13 November 11

A Dab of Tolstoy

I just finished reading War and Peace for the first time. It’s a delicious book — not a slog at all, though I started it well over six weeks ago. There’s something very evenhanded about Tolstoy’s writing, how he’s able to move seamlessly from historical narrative to the lives of his characters. The historical narrative is what got me inspired to read the novel: I had just finished reading David Chandler’s definitive one-volume history The Campaigns of Napoleon and thought that War and Peace, the quintessential novel about the Napoleonic era, was the perfect follow-on. That the Pevear and Volokhonsky translation was on our bookshelves helped matters. As for why I read the Chandler, this was a result of our calligraphy workshop this summer. Our teacher Sheila Waters designed and calligraphed the maps for the Chandler book back in 1965, and I was able to see many of the mylar originals!

The next work of fiction I’m going to read shouldn’t take me as long: Terry Pratchett’s new book Snuff.

Posted by at 09:37 PM in Books and Language | Link | Comment [1]

22 June 11

John Ruskin, Meteorologist

I just finished reading Paul N. Edwards’ excellent book A Vast Machine: Computer Models, Climate Data, and the Politics of Global Warming. This book is a history of the information infrastructure that has grown as the sciences of meteorology and climatology have developed since the 19th century. The title of the book comes from the following quote, which Edwards uses as the book’s epigraph:

The meteorologist is impotent if alone; his observations are useless; for they are made upon a point, while the speculation to be derived from them must be on space…The Meteorological Society, therefore, has been formed not for a city, nor for a kingdom, but for the world. It wishes to be the central point, the moving power, of a vast machine, and it feels that unless it can be this, it must be powerless; if it cannot do all it can do nothing. It desires to have at its command, at stated periods, perfect systems of methodical and simultaneous observations; it wishes its influence and its power to be omnipresent over the globe so that it may be able to know, at any given instant, the state of the atmosphere on every point on its surface. — John Ruskin (1839).

John Ruskin as a twenty-year-old was into meteorology. Who knew?

Posted by at 08:07 PM in Books and Language | Link | Comment

7 March 11

State of Siege

Last week I finished reading Fernand Braudel’s masterful tome The Mediterranean and the Mediterranean World in the Age of Philip II, a book which I’ve been wanting to get through for about twenty-five years now. Looking around for other retellings of the same theme I came across the author Roger Crowley, who has recently written the books 1453: The Holy War for Constantinople and the Clash of Islam and the West and Empires of the Sea: The Siege of Malta, The Battle of Lepanto, and the Contest for the Center of the World. Crowley is an able storyteller, and I finished both these books in rapid succession. Sieges are at the center of both books: the siege and the fall of Constantinople being the subject of the first, and the Great Siege of Malta in 1565 being the centerpiece of the second book.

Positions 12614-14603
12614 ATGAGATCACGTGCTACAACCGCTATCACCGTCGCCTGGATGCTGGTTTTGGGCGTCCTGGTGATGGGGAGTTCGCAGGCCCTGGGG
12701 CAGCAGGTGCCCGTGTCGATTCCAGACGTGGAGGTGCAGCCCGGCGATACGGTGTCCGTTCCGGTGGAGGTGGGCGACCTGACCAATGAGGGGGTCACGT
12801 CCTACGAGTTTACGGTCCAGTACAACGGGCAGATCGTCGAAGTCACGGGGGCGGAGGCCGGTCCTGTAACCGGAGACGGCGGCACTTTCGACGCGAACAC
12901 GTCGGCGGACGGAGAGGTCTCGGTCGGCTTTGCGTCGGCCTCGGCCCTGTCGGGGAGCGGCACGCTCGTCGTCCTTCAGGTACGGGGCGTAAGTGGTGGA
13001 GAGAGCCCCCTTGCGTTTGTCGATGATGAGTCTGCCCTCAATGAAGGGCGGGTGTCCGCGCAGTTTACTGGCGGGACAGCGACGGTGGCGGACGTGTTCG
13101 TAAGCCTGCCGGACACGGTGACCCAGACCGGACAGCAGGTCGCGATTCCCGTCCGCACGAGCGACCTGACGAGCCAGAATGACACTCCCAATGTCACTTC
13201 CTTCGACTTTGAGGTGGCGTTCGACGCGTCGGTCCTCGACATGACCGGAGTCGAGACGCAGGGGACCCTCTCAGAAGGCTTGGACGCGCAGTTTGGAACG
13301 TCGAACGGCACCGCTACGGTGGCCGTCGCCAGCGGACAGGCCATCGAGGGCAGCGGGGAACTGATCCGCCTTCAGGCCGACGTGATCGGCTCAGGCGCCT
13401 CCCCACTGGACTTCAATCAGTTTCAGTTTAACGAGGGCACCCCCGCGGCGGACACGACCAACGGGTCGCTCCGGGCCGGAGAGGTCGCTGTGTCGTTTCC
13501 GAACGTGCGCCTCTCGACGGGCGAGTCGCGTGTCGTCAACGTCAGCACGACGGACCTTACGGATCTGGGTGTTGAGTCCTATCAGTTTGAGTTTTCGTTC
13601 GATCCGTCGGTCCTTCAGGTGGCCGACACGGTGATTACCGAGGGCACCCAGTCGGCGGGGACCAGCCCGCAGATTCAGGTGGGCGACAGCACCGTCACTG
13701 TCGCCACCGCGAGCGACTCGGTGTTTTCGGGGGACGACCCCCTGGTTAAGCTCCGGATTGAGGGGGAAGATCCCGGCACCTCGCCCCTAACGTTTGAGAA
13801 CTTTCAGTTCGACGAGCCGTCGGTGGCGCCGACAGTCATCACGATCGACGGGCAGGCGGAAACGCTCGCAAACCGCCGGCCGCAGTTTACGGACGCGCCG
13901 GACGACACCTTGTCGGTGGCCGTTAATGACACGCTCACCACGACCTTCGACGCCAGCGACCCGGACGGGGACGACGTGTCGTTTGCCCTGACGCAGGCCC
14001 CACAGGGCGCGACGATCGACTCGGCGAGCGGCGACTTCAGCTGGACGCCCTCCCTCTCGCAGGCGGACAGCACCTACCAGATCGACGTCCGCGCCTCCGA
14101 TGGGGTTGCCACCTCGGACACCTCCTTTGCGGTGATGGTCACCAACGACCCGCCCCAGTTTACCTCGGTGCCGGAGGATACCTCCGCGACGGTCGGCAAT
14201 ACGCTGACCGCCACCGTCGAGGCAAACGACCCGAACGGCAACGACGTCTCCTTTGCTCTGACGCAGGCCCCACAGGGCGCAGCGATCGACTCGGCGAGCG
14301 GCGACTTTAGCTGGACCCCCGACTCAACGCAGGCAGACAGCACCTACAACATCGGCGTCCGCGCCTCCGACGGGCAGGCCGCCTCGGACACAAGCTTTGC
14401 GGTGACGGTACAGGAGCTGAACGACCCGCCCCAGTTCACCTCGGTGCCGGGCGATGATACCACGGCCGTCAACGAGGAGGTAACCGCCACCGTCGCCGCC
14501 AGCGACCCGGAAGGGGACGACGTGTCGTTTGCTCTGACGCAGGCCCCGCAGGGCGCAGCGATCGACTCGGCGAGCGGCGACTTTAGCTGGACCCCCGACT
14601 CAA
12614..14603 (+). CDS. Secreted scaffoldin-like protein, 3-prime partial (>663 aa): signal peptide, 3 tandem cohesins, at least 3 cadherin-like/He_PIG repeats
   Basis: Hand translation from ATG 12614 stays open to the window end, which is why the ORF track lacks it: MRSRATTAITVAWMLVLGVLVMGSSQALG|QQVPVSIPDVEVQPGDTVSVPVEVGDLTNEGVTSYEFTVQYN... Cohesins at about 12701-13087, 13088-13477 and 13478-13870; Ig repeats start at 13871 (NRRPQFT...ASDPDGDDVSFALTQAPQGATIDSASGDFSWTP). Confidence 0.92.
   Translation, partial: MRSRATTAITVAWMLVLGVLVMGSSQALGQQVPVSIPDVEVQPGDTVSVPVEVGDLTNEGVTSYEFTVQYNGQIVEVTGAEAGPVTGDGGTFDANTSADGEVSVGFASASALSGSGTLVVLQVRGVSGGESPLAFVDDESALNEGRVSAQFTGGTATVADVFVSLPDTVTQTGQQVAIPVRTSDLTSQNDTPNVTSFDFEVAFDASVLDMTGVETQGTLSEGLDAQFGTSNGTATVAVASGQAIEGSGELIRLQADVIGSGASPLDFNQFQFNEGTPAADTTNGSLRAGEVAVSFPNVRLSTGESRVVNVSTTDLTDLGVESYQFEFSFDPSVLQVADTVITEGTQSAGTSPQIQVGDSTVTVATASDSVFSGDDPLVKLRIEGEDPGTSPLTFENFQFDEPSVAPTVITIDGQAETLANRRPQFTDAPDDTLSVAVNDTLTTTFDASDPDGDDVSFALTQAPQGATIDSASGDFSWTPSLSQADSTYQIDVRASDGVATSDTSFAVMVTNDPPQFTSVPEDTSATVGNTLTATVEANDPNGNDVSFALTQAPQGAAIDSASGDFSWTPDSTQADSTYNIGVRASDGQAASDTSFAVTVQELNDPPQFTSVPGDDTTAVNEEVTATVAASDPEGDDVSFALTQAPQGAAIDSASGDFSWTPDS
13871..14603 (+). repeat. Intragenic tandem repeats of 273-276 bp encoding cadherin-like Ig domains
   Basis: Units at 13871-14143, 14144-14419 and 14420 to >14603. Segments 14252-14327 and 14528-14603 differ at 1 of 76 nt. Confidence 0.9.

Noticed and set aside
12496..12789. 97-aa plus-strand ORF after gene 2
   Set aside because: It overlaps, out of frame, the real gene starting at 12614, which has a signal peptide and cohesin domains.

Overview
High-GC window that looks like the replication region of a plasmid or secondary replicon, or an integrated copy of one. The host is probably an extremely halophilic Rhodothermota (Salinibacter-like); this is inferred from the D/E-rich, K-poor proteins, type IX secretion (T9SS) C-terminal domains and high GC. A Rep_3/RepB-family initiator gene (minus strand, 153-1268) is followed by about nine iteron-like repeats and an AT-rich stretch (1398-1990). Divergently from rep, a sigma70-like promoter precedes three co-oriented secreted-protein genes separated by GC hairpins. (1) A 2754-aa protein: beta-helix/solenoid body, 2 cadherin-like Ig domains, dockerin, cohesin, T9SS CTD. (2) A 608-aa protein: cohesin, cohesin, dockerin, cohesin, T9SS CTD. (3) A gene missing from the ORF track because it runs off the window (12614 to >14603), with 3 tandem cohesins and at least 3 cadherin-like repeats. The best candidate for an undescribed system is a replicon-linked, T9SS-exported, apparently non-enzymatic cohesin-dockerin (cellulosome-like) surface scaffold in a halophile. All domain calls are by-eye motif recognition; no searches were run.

After reading Crowley’s narrative I decide the siege of Malta would make a great movie, hitting a number of good storytelling tropes: an epic defense against overwhelming odds; the sacrifice of one contingent of the defenders to buy time for the rest; and finally rescue by the arrival of reinforcements just in time (delayed by the ditherings of Philip II off in Spain). Sieges don’t seem to make it into war movies very often though. What comes to my mind is Helms’ Deep in The Two Towers, and switching from fantasy to history, the 1964 movie Zulu. This list of top ten siege movies doesn’t really add any other examples of siege warfare, most of the movies on the list being thrillers or horror flicks. I don’t think the siege of Constantinople has quite the potential for being a movie as does the siege of Malta. Not that 15th-16th century Mediterranean history has the slightest chance of making it into the movies: how can you film a historical drama without there being any English royalty around?

Posted by at 11:22 PM in Music and Film | Link | Comment [2]

25 February 11

Paris, 1986

The metro.
The dogshit.
The smoke.
The traffic.
The noise.
The stairs.
The walls.
The silence.

Dwindle-cash.
Dwindle-truths.
Dwindle-joy.
Dwindle-god.
Dwindle-voice.

Fake smile.
Fake joy.
Fake French.
Fake marriage.
Fake self.

Book-delve.
Deep-delve.
Story-delve:
Sheherezade
on a perch
weaving tales
(in flawless French)
to save her life

This is a contribution to the Language, Place Blog Carnival hosted this time by Jean at Tasting Rhubarb with a theme of “another place, another language, another self.”

Posted by at 05:50 AM in Books and Language | Link | Comment [1]

5 February 10

Fighting for the Right to Study

Slumber party at Shields Library! Students have occupied the library in protest of cuts that will reduce services. In a very different approach to last fall’s protest in Mrak Hall, this one comes with the full support of the Chancellor and Provost. Library staff have volunteered to work at the library to provide minimal assistance. I wonder if there will be midnight cocoa runs, ghost stories, and strange dreams…

Posted by at 10:06 PM in Books and Language | Link | Comment

21 January 10

Joyce While Spinning

I’ve started listening to Ulysses while working on some hand-dyed (not by me) merino wool. I’m planning fingering/sock weight. It’s beautiful at least in singles, we’ll see what it looks like plied.